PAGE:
In the sense of incentive creation:

A remuneration (typically based on the concept of ‘income forgone’) conceived to compensate the opportunity costs linked to additional ecological achievements (e.g. biodiversity, climate or water protection). This concept is sometimes distinguished from a reward.

Contract a formal, written agreement for a specified duration signed by (at least) two parties. In CONTRACTS, we acknowledge the existence of informal contracts but use formal contracts to focus the research.
Contract design/ contract implementation

Umbrella term for the process of determining the institutional settings of an agreement between a principal and an agent.

These institutional settings describe the conditions under which the involved parties agree to comply and fulfil their actions in the form of a legal document.

Cooperation See collaboration
Coordination *

Farmers working towards a shared goal, but without personal interaction. The alignment of actions toward the shared goal is achieved by an entity that coordinates the activities.

Belongs to the range of collective approaches. Note that coordination is understood differently in game theory/ public goods games.

Cultural ecosystem services

are defined as „ecosystems‘ contributions to the non-material benefits that arise from human-ecosystem relationships“ (Chan et al. 2012). Further, cultural ecosystem services are understood as „processes and entities that people actively create and express through interactions with ecosystems“ (Fish et al. 2016), e.g. using the environment for recreation, watching plants and animals.

[alternative definition available on OpenNESS glossary]

Discrete Choice Experiments (DCE) are a stated preference valuation technique based on hypothetical choices individuals make in carefully prepared situations. It allows to formally model people’s preferences and estimate their willingness-to-pay for particular characteristics of goods and services (including non-market goods, such as environmental public goods)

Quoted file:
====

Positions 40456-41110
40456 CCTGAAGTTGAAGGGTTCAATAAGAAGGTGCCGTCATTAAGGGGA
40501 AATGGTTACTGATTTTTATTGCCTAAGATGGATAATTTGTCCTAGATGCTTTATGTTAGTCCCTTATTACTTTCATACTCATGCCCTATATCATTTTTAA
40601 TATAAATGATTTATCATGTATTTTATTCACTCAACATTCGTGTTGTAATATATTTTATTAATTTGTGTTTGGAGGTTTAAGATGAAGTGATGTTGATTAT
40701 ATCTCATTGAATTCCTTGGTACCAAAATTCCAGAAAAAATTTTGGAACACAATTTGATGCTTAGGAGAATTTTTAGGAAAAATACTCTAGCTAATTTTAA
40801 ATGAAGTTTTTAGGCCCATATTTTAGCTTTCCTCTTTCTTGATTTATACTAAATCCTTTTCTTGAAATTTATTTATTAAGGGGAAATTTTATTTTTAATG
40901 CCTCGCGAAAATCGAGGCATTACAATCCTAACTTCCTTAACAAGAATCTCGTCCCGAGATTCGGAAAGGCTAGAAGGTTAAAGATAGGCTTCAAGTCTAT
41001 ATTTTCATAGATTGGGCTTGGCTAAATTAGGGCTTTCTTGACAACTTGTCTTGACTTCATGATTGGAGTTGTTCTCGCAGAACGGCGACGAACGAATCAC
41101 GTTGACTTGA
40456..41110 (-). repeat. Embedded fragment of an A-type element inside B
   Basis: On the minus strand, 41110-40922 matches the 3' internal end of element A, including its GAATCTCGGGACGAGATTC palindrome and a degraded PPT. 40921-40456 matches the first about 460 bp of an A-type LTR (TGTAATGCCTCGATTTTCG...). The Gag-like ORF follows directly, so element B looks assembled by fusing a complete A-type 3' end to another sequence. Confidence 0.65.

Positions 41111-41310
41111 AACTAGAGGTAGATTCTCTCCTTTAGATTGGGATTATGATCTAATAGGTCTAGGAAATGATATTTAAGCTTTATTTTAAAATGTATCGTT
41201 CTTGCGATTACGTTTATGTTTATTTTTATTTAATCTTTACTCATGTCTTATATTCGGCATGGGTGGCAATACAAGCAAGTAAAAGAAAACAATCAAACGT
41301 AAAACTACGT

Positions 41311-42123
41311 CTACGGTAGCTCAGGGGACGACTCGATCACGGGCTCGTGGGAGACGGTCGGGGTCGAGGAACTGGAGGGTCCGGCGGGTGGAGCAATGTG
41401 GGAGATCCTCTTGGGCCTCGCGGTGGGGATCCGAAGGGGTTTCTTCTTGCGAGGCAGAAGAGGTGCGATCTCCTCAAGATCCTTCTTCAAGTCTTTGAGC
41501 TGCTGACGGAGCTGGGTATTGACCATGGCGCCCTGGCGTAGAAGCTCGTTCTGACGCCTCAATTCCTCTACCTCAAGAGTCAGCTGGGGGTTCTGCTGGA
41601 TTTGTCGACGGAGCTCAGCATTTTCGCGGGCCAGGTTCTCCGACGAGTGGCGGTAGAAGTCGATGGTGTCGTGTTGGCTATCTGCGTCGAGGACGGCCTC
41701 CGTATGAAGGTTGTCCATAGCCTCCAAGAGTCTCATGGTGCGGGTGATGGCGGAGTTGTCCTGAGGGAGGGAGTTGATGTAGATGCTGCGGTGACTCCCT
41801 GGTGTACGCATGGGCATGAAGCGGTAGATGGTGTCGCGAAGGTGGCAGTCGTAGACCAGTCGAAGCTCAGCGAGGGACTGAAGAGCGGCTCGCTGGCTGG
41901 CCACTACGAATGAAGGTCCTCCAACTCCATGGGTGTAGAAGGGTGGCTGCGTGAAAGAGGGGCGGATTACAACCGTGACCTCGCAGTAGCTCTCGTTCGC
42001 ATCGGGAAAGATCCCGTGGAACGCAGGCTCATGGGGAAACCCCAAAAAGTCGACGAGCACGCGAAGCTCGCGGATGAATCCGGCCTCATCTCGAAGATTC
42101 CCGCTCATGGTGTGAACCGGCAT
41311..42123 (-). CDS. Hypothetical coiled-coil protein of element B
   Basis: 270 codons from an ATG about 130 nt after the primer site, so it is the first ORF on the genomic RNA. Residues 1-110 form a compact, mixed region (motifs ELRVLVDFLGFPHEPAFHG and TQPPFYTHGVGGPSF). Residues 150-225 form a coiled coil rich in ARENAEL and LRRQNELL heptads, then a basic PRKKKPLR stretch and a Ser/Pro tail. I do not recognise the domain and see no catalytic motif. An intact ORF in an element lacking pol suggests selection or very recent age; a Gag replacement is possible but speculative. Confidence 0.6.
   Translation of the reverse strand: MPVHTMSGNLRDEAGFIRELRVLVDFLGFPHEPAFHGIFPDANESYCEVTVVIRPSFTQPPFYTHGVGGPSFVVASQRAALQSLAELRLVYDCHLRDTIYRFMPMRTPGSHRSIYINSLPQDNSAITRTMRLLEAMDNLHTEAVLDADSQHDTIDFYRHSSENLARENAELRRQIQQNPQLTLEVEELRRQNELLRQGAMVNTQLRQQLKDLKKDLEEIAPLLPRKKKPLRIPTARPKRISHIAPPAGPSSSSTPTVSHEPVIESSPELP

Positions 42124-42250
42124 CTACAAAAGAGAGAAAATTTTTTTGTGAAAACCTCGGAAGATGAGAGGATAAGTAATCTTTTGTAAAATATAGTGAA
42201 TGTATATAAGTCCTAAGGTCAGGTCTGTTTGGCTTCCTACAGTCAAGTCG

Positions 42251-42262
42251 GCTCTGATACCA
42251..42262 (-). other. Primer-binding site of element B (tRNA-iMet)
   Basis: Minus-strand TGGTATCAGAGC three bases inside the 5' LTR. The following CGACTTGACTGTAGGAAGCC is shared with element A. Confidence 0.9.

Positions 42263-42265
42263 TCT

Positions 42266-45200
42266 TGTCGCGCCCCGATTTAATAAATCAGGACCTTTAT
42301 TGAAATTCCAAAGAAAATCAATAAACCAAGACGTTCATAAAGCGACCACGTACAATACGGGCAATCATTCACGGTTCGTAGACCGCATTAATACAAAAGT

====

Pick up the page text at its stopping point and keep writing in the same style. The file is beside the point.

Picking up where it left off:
Economic incentives In environmental economics it is considered that policy-makers have two broad types of instruments available for changing consumption and production habits in society:  1) Traditional regulatory approaches (sometimes referred to as command-and-control approaches) that set specific standards across polluters. 2) Economic incentives or market-based policies that rely on market forces to correct for producer and consumer behavior (such as pollution/ emissions taxes, subsidies, PES, AECM).
Ecosystem services

Ecosystem services are the direct and indirect contributions of nature to human well-being (cf. TEEB 2010,  CICES classification https://cices.eu/). Ecosystem services include the terms ecosystem goods and services (Albert et al. 2015), and environmental services.

In many cases, the use of ES requires human input (UK NEA 2011). Such human input includes, e.g., fertiliser, technology or knowledge.

See: Nature Contributions to People (NCPs)

Entrepreneurial attitudes Entrepreneurial Attitude Orientation (EAO) is a model to evaluate entrepreneurs attitude regarding decision making processes (Robinson et al., 1991). The subscales of the EAO measure individuals’ attitudes across four constructs: achievement in business (referring to the results of starting and growing a business venture); innovation in business (using innovative methods in business activities); perceived personal control of business outcomes (individual’s control and influence on his/her business); and perceived self-esteem in business (self-confidence and perceived competency in business affairs). EAO is assumed to have an influence on the market orientation.
Environmental effectiveness is the ability to achieve a desired/pre-defined environmental outcome.
Environmental efficiency is achieved when a given environmental outcome is produced with a minimal input of resources, or a maximum output is produced with a given level of resources.
Environmental public goods *

Public goods are non-rival (they cannot be exhausted) and non-excludable (there are no boundaries). An environmental example in the Contracts2.0 context is an open and beautiful landscape which can be enjoyed by one person without compromising someone else’s use and for which it is difficult to exclude someone from enjoying it. Environmental public goods are typically underprovided by markets.

See also: public good

Environmental services

are the services that humans render to each other to maintain or increase certain ecosystem services (Karsenty et al., 2014)

Environmental services are a sub-group of ecosystem services that are characterized by externalities (FAO, 2007).

See: ecosystem services

Experimental Economics